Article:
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WASHINGTON -- Long after the deaths of the chief players, a new book challenges some assumptions and offers new theories about Watergate, asserting for instance that President Richard M. Nixon and his aides suspected that W. Mark Felt, later revealed to be "Deep Throat," was leaking information to the press.

The book is by L. Patrick Gray III, who was acting director of the FBI from J. Edgar Hoover's death in May 1972 until April 1973, when he quit after it became clear that he had been manipulated by the Nixon White House.

The humiliation made him consider suicide, Gray's book says, but he did not want to be "a convenient dead target for Nixon and his rats."

Gray worked on the book for years before his death at 88 on July 6, 2005.

Titled "In Nixon's Web: A Year in the Crosshairs of Watergate," it was completed by his son Ed and is being published by Times Books, a publishing partnership between the New York Times and Henry Holt & Co.

In an interview from his home in Lyme, N.H., Ed Gray described his father as an intelligent but not very shrewd man whose salute-and-obey sense of duty had served him well as a Navy officer but left him adrift in what the son portrayed as a sea of sharks.

"Any mistakes he made were made in all honesty," he said.

The book asserts that the famous "smoking gun" tape recording of June 23, 1972, created a lasting misimpression.

On that tape, recorded just six days after the Watergate burglary, H.R. Haldeman, Nixon's chief of staff, is heard telling the president that the FBI is getting too close to the truth "because Gray doesn't exactly know how to control them."

Gray wrote that Haldeman had lied. "I never tried to 'control' the FBI in this or any other investigation," he wrote, recalling that he had warned Nixon that the president's top aides were interfering with the inquiry, even as he naively kept faith in the president himself.

The book says the White House learned early on that Felt, an FBI official who had wanted the job that Gray got, was a news leaker.

Attorney General Richard Kleindienst advised him in 1972 to fire Felt, Gray wrote.

"Where's all this coming from?" Gray asked.

"From John Mitchell," Kleindienst replied, referring to the former attorney general who was heading Nixon's re-election campaign. But who was Mitchell's source? "It's Roswell Gilpatric," Kleindienst said.

Gilpatric had been deputy secretary of defense under President John F. Kennedy and was close to the Kennedy family.

Kleindienst said Gilpatric, then a lawyer for Time, had learned from a magazine reporter that one of his sources was Felt. Because Gilpatric disapproved of what Felt was doing, he tipped off his acquaintance Mitchell, the book says.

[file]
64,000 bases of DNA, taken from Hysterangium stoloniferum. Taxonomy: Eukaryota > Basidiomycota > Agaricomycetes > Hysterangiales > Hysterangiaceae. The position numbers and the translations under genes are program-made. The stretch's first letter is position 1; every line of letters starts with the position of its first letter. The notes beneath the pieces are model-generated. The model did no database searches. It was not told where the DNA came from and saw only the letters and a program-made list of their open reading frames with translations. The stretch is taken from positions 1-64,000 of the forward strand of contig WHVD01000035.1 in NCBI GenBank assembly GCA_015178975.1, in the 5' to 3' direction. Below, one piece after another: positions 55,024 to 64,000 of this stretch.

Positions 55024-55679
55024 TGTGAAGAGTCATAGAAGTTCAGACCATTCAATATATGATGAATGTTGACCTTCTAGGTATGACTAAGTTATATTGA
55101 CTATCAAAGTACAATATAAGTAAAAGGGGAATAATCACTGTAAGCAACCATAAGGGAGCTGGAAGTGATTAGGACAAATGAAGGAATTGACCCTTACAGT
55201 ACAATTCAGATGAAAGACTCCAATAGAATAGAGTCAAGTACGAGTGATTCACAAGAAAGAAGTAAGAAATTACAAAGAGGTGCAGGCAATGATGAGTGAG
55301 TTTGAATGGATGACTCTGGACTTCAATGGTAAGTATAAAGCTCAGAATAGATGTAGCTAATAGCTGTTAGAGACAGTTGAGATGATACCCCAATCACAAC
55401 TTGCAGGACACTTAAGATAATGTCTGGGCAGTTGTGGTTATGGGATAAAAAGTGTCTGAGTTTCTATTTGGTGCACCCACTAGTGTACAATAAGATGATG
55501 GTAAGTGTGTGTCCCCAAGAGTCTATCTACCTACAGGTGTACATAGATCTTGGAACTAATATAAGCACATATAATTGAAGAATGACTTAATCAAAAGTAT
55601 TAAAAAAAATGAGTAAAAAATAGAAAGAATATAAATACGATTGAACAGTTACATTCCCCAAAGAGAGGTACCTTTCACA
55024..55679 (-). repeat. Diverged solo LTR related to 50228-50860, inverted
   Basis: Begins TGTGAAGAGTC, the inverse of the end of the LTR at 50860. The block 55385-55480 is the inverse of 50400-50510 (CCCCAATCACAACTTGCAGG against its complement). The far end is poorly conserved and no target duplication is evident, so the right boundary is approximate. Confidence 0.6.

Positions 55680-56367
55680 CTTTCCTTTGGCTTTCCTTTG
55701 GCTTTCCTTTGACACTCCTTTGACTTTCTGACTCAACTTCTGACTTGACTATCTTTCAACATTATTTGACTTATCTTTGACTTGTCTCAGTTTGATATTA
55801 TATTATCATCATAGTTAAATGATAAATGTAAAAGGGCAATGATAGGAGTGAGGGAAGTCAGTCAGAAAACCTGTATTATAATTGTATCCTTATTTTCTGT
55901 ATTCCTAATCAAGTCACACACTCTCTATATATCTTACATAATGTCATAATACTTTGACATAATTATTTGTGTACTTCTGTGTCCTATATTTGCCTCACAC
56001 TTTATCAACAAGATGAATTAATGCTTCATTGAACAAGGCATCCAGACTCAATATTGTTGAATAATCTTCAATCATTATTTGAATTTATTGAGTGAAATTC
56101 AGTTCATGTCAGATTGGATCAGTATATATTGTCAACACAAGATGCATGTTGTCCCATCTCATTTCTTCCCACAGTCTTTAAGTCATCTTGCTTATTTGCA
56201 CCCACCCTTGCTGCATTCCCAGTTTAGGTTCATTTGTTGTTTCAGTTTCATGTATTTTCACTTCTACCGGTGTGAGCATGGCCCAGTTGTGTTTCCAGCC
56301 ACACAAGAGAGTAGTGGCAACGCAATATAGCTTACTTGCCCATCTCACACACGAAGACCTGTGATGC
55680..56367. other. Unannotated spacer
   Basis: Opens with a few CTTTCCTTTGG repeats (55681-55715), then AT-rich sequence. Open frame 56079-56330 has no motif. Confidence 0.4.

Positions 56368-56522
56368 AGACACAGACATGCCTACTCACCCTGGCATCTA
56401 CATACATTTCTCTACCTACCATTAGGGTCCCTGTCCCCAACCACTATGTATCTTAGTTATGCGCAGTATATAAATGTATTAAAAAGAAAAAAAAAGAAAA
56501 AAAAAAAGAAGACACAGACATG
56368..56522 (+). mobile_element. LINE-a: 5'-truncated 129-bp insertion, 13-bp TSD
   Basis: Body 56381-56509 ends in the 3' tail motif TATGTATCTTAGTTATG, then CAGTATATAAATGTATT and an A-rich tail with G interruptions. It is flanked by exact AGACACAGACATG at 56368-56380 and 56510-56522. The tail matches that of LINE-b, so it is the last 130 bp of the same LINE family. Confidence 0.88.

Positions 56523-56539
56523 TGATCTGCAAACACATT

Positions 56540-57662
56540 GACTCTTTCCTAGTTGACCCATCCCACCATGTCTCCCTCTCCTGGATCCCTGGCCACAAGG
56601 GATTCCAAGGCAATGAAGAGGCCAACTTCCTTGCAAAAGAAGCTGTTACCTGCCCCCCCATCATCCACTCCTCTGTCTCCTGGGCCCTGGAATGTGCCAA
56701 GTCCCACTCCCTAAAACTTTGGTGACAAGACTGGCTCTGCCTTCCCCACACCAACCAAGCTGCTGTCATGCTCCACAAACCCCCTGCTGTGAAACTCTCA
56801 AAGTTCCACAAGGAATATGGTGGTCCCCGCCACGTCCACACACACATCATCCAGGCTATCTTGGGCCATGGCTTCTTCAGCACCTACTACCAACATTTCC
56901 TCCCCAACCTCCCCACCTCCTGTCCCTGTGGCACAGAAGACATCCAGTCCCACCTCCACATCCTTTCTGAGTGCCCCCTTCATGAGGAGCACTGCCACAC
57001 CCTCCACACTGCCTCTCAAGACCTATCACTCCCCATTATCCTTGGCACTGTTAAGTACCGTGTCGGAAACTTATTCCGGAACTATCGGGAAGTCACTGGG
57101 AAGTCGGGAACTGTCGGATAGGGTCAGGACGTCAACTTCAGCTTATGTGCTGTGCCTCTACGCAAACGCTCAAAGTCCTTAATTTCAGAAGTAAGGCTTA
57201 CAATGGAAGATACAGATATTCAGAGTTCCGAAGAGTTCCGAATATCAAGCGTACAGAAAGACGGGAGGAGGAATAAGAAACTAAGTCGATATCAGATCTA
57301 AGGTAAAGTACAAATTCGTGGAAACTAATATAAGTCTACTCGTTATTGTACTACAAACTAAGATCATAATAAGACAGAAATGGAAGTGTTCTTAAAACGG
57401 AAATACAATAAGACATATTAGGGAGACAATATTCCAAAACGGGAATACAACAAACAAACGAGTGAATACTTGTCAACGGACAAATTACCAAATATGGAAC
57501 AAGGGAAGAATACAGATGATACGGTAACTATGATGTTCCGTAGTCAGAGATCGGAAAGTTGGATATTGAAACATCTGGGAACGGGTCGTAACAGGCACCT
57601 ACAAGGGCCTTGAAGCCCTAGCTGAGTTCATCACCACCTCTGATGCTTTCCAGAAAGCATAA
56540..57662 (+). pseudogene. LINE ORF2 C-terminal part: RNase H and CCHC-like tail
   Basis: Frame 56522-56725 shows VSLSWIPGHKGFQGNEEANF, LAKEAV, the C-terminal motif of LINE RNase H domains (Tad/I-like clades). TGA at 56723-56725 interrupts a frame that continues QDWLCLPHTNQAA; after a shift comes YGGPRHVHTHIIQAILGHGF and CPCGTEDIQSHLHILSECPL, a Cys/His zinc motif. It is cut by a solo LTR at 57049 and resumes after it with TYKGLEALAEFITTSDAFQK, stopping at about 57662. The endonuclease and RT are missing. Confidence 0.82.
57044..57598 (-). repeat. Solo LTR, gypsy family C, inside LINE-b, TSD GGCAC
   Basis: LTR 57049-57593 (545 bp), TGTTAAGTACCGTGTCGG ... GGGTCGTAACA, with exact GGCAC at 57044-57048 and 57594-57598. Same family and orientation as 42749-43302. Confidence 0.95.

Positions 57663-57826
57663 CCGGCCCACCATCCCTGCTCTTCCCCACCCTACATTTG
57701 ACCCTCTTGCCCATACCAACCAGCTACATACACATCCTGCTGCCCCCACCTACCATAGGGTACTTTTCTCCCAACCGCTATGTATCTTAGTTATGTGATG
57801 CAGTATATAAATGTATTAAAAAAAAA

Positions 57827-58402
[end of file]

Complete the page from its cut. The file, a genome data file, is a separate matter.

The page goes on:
Felt, 94, lives in Santa Rosa with his daughter, Joan. He retired from the FBI in early 1973. In 2005, it was revealed that he had been "Deep Throat," a chief source for the Washington Post's coverage of the Watergate affair.

Gilpatric died in 1996.

His son John, of Portsmouth, R.I., said that he found the book's account hard to believe and that the elder Gilpatric had never mentioned knowing Mitchell.

The book chips away at the images of Richard Helms, then director of central intelligence, and his deputy, Vernon Walters.

Their obituaries in 2002 credited them with resisting pressure to help in the Watergate cover-up. But the book asserts that Helms and Walters lied to Senate investigators to conceal CIA ties with Watergate conspirators E. Howard Hunt and G. Gordon Liddy.

Gray wrote that he was furious when prominent senators said in 1973 that the CIA had stood up to the White House and that Walters had implicated him in the cover-up.

But Gray could hardly defend himself at the time. He had just resigned over disclosures that he had been sharing FBI files on the Watergate break-in with the White House and that he had burned papers from the White House safe of Hunt after being told by Nixon advisers that they were secret national security documents.

Investigators later determined that they were forgeries to be used in dirty tricks against the Kennedys.

In his 2007 book, "Legacy of Ashes: The History of the CIA," Tim Weiner, a reporter for the New York Times, wrote that Helms and Walters had gone along with the cover-up for about two weeks and had then balked. The cover-up failed because Helms "valued the CIA more than he valued Richard Nixon," Weiner wrote.

But Ed Gray maintained in the interview that the cover-up had been unraveling in any case because his father had pushed the investigation.

In 1978, L. Patrick Gray was indicted (along with Felt and another former FBI official) on charges of conspiring, in their pursuit of radicals, to violate the rights of citizens. In 1980, charges against Gray were dismissed for lack of evidence, after legal fees had nearly bankrupted him. Felt and the other defendant were convicted and fined but were pardoned by President Ronald Reagan.

Ed Gray said his father had been much too trusting during the Watergate era. "But those other guys, who were far less naive," he said of Nixon and top White House aides, "were criminals."

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